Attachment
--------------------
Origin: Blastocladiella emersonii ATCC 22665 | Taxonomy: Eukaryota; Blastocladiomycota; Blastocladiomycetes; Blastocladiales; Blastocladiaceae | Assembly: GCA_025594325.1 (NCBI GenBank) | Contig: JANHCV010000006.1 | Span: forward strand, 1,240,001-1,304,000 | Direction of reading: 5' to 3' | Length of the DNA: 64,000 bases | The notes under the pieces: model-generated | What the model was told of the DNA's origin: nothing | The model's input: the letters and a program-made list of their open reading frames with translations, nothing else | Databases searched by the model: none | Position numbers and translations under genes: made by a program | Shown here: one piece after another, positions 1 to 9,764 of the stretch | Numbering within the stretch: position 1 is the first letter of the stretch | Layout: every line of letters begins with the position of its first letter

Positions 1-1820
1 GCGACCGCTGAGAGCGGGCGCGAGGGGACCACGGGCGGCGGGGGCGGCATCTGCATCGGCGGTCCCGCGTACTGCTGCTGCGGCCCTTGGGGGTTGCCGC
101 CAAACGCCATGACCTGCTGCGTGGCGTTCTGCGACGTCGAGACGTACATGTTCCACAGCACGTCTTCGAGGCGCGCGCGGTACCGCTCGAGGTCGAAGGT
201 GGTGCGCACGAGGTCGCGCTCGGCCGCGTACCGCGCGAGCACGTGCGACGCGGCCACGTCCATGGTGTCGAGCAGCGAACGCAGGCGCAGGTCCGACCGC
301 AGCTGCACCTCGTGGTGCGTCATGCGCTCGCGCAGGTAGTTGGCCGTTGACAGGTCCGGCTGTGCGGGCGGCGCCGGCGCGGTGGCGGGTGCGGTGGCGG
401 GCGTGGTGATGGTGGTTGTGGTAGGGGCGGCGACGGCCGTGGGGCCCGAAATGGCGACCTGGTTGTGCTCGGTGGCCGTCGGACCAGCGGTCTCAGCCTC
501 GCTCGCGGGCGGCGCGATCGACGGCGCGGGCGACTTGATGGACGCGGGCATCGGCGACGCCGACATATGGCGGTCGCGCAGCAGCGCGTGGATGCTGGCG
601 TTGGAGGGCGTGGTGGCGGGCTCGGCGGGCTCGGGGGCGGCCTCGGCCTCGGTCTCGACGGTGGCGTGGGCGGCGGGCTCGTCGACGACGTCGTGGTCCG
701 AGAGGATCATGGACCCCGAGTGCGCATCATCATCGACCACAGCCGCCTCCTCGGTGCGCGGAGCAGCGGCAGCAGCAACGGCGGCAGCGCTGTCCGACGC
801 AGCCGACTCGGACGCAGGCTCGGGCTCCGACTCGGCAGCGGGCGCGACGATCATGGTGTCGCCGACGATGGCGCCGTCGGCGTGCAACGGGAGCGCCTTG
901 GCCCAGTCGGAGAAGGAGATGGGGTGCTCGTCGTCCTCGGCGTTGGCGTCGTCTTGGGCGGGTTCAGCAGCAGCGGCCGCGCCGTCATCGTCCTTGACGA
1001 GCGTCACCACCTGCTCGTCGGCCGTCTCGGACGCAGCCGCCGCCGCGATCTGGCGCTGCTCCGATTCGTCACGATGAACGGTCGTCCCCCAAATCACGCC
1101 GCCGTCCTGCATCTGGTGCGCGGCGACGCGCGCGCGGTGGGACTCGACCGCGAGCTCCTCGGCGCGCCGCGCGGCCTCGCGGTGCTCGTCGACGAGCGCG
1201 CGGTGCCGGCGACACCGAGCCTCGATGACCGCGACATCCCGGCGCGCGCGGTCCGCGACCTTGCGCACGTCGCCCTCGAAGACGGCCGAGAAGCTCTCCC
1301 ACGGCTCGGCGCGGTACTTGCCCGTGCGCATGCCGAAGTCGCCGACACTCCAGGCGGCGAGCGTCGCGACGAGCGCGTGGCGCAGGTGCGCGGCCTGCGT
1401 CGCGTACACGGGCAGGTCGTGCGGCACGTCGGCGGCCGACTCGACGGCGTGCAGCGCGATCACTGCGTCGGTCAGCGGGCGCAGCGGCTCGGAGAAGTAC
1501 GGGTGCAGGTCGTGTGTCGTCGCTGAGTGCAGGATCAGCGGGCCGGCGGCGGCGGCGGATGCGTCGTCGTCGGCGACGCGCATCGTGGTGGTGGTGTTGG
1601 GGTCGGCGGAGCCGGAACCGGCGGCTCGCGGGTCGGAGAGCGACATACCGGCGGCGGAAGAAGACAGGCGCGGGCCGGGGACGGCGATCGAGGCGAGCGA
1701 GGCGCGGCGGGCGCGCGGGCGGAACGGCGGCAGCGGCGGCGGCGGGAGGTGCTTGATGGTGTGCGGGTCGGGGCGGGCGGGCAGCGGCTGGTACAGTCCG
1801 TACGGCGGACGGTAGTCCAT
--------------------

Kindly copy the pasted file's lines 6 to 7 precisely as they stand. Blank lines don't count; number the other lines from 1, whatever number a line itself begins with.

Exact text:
301 AGCTGCACCTCGTGGTGCGTCATGCGCTCGCGCAGGTAGTTGGCCGTTGACAGGTCCGGCTGTGCGGGCGGCGCCGGCGCGGTGGCGGGTGCGGTGGCGG
401 GCGTGGTGATGGTGGTTGTGGTAGGGGCGGCGACGGCCGTGGGGCCCGAAATGGCGACCTGGTTGTGCTCGGTGGCCGTCGGACCAGCGGTCTCAGCCTC